“I argue that equity is the central challenge for the future of medicine and public health. It is easy to document a growing ‘outcome gap’ between rich and poor and show that it is caused in part by differential access to increasingly effective technologies.”

-Paul Farmer, Pathologies of Power (20)

With this prior knowledge from my history course in mind, reading the excerpt from Paul Farmer’s book was particularly moving. The lack of healthcare access in the U.S. can, at best, be attributed to systemic inadequacies, but the historical incidents that Farmer points out amount to nothing less than the deliberate deprivation of basic healthcare from vulnerable populations, be they refugees, prisoners of war, or indigenous peoples caught in the middle of a conflict. With such emotionally charged portrayals of injustice, I certainly sympathize with Farmer’s call to action on behalf of victimized individuals. As if an appeal to common decency isn’t enough to convince someone of the urgency of Farmer’s message, one could also argue that keeping all people in good health is of direct benefit to society: healthy individuals can contribute to the workforce and fill innumerable productive roles in society, whereas an ailing population cannot.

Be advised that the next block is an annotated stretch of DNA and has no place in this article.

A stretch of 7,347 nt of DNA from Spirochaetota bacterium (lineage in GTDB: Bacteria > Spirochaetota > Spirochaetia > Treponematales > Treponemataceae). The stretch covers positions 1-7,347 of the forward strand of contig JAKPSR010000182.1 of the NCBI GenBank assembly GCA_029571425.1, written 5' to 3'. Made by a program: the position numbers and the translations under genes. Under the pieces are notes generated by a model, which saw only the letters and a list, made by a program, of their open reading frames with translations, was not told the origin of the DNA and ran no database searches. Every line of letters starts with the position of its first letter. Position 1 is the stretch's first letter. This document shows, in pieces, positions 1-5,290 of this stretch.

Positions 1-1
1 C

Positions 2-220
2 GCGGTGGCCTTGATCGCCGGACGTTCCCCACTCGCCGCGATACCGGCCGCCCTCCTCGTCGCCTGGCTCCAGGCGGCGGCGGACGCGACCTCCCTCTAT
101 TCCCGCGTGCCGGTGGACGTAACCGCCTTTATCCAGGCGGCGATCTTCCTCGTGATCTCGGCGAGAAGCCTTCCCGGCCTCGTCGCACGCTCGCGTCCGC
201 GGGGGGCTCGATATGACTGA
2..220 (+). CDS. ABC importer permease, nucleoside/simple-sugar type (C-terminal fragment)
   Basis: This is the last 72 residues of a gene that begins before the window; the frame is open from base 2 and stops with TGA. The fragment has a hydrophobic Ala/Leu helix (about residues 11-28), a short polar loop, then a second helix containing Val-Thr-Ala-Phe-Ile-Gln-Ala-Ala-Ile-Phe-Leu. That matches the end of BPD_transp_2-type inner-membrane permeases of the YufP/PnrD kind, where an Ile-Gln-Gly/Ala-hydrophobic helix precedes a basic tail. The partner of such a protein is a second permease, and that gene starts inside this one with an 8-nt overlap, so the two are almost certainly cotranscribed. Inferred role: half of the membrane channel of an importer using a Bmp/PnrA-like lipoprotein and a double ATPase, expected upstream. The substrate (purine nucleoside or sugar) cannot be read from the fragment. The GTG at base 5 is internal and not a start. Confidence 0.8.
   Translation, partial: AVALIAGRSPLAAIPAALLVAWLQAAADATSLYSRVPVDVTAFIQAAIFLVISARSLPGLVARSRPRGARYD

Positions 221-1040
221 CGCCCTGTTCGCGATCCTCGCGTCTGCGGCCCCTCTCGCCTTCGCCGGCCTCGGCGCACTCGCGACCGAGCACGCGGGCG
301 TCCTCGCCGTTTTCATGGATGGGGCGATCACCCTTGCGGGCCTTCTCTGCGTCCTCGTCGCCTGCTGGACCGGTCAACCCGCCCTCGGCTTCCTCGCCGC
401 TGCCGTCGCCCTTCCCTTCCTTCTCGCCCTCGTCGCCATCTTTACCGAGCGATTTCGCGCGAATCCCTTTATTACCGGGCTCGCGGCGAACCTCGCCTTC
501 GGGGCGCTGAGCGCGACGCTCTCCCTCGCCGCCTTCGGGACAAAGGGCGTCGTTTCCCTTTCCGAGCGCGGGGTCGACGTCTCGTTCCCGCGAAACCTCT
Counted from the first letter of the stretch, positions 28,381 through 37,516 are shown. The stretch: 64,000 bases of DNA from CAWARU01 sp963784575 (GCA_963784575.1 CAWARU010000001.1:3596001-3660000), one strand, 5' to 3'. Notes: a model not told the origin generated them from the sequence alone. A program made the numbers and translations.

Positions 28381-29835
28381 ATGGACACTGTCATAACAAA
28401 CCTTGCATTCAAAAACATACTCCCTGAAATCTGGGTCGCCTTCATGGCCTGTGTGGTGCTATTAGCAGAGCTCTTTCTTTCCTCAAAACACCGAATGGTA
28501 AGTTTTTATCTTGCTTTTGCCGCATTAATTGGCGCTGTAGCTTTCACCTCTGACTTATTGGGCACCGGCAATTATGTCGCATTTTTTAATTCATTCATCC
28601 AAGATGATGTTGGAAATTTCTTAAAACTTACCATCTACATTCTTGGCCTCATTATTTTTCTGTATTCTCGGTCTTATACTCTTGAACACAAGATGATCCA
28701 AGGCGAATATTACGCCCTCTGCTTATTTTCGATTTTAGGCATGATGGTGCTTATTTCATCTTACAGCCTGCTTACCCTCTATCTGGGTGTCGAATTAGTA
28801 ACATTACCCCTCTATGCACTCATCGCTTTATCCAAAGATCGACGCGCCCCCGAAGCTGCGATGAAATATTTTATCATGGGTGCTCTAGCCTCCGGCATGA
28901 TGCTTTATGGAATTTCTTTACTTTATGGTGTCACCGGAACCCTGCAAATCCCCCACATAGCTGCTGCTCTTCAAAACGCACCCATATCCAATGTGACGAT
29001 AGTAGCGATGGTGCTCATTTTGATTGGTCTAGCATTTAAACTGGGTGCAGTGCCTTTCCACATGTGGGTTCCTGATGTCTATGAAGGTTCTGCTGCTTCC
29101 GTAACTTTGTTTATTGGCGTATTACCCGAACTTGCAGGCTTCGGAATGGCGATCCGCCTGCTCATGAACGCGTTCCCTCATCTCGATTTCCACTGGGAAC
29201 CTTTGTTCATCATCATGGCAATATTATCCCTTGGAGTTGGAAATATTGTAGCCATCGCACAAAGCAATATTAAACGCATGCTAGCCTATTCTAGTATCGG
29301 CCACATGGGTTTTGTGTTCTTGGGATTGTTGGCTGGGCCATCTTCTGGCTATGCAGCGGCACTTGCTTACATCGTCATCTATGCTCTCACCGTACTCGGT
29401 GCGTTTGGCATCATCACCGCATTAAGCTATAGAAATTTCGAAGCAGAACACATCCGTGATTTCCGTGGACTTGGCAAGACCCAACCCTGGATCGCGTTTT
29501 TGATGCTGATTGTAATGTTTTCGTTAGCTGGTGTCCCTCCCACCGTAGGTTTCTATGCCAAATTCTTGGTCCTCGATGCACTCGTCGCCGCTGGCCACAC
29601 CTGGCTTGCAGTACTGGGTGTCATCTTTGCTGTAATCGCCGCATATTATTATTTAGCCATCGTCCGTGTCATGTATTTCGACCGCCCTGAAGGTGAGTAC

Post #5: Comments on Final Presentations

This post will focus on some feedback for my classmates’ final presentations.

Kira & Kayuri: Mining in Nicaragua